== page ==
What Information Should I Give My Daycare?

daycare worker talking to parent

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Do you worry about over-sharing? There is no such thing when it comes to child care. A daycare provider only knows as much about your child as you tell them.

Any concerns or special needs about your child should be disclosed in order to ensure the best possible experience.

Quick Answer:

Disclose all information about disabilities, trauma, behavioral patterns, and allergies. Basically, if it is a concern to you, your child care professional needs to know. Likewise, provide contact and health insurance info. It is always better to give your daycare too much info than not enough.

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What Information Does a Daycare Need?

The first child always comes with a lot of questions. Placing your child in daycare brings a host of new questions to the table.

Wondering what information to give to your daycare provider is one of those queries.

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Provide Your Daycare With Basic Information

The daycare provider will ask you for contact details, emergency numbers and insurance. Don’t be afraid to overdo it. Give you work, home and cell number.

Provide an email address. Offer numbers for as many different friends and family members as you trust. You never know when they will be needed.

Disclose Allergies of All Kinds

Allergies of any type should be made clear to your daycare provider. Nut, dairy, gluten and egg allergies are somewhat common and are usually accounted for in any snack areas.

What if your child has a less common food allergy? Let your daycare know that your little one shouldn’t eat tomatoes or be allowed food with MSG if those are issues.

Food allergies are not the only ones that should be disclosed. Latex allergies are of particular concern in a daycare setting.

Playing with balloons or even using a bandage could have disastrous results for a child with a severe allergy. Don’t make any assumptions about what will or won’t be present at daycare.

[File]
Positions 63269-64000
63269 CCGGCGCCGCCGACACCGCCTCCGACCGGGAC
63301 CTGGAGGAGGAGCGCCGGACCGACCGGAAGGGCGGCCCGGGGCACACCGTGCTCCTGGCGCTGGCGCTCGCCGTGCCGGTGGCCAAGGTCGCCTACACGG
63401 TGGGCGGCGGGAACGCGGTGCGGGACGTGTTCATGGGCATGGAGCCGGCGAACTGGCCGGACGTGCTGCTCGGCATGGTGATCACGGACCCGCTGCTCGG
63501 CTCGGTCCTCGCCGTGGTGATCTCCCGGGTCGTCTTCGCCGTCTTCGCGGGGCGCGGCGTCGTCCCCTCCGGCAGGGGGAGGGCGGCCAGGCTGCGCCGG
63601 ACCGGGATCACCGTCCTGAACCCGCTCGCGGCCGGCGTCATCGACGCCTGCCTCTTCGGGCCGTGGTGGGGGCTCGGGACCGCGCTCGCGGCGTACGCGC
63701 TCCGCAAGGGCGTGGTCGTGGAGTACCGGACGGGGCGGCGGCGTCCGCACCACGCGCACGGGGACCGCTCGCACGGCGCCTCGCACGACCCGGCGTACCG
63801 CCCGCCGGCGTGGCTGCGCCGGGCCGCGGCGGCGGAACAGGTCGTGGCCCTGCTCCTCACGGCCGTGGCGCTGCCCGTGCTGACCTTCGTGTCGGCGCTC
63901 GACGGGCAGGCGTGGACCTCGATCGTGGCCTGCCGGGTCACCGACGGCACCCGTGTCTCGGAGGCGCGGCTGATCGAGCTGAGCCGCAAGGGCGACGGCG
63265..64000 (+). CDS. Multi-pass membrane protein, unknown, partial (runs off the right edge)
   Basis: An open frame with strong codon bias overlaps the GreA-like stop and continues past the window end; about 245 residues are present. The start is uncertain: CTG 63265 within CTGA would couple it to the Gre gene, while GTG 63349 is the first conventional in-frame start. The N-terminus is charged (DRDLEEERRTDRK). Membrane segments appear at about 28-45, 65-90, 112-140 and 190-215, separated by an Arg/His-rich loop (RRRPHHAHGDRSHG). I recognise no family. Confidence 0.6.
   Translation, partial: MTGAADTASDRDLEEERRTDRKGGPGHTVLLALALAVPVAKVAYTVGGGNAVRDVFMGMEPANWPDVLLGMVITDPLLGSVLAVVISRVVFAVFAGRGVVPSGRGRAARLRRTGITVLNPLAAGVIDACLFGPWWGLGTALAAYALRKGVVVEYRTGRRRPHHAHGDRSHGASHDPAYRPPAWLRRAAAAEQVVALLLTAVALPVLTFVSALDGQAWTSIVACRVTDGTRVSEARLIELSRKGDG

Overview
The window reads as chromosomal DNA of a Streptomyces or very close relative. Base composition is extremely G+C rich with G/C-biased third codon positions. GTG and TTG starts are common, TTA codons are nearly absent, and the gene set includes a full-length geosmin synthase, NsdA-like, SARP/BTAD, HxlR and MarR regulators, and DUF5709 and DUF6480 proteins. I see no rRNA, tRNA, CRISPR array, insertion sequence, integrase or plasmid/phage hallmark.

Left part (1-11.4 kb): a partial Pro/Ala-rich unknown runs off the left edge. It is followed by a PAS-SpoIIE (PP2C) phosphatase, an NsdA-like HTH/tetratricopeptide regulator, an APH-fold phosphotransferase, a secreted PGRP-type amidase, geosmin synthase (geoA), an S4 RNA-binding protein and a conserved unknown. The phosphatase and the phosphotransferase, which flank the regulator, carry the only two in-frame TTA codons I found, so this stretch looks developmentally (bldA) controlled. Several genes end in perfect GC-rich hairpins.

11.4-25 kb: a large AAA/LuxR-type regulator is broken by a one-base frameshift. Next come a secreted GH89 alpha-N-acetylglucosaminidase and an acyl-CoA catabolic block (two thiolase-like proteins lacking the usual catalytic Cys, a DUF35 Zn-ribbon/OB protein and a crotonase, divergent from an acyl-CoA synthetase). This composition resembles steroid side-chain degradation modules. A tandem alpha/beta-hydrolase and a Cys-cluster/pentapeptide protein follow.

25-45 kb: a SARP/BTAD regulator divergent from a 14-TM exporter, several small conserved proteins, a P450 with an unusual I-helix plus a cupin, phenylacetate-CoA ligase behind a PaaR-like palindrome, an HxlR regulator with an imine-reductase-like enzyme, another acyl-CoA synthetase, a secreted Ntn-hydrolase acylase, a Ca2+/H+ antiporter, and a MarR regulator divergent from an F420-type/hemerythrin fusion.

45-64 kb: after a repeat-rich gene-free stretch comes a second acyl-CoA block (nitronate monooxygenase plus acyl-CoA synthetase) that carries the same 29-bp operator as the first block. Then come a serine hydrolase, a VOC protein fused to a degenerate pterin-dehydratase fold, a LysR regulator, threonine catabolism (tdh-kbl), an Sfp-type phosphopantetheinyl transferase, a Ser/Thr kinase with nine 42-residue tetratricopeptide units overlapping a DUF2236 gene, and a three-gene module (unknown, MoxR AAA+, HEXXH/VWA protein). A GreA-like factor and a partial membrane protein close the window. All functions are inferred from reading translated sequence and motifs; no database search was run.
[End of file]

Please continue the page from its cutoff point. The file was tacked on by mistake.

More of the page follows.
There are also instances when less severe allergies should be shared. My son has a sun sensitivity.

Being exposed to bright sunlight for more than a few minutes causes him to develop an unattractive, but harmless rash.

It is not dangerous, it doesn’t make him feel uncomfortable, but it looks horrible.

We have been called more than once by worried caregivers who were certain he was suffering with something nasty and/or contagious.

Giving them a heads-up has saved a lot of time and worry.

Share Medical History and Developmental Concerns

Serious issues need to be made apparent to any caregiver.

A child with juvenile diabetes, epilepsy or other medical issues should only be in a setting that can manage any medical emergencies that may arise and/or provide access to medication.

Has your child had seizures in the past? The caregiver needs to know. Have you been made aware of any developmental delays? Share that with the caregiver as well.

Children who have disabilities or mental health disorders should have the same access to daycare as children without special needs.

Likewise, caregivers need all of this information in order to manage issues when and if they arise.

As with allergies, there may be some non-issues that present differently. Once again, I have personally been through this with my son. He was born with anisocoria.

It is a condition in which his pupils are different sizes. It doesn’t effect his vision in any way and it is only noticeable in dim light as he has one pupil that doesn’t dilate.

After the first call from a daycare provider who was worried he had suffered an injury, I realized that I needed to disclose his condition in order to avoid future worry.

Don’t Hide Emotional Trauma

My daughter is terrified of turtles. Who knew that would be an issue at her nursery school?

A visit from a local nature center sent her into a frenzy when the turtle was given free passage to roam around the play mat for all of the kids to touch.

Seven years later, she still talks about the Day of the Turtle.

Your children’s fears are very real. Some are afraid of clowns. Others are afraid of spiders. Any phobia should be given the consideration it deserves.

The same is true of other emotional events. My father passed away while my son was in nursery school.

My grandmother left us during my daughter’s years at the same facility. Sharing this with daycare allowed them to give extra attention and space to my children when they needed it most.

Looking for a Good Quality Daycare?

Find an affordable and qualified daycare center that fits your needs.

Final Thoughts

It is unlikely that you will give your child’s daycare too much information.

Offer the basics, like favorite books and potty training habits, but don’t forget about medical, physical and emotional information. Do you have a story to tell? Share it with us!

Frequently Asked Questions

What Information should I give to my daycare?

  • Parent or guardian contact information
  • Emergency contact information
  • Photo of those who are allowed to pick up the child
  • Current and past medical history
  • Allergies
  • Past childhood emotional traumo
  • Extreme phobias
  • Child’s favorite books, toys and TV shows
  • Child’s food schedule and preferences
  • Nap and bedtime routine
  • What calms the child down when they’re upset

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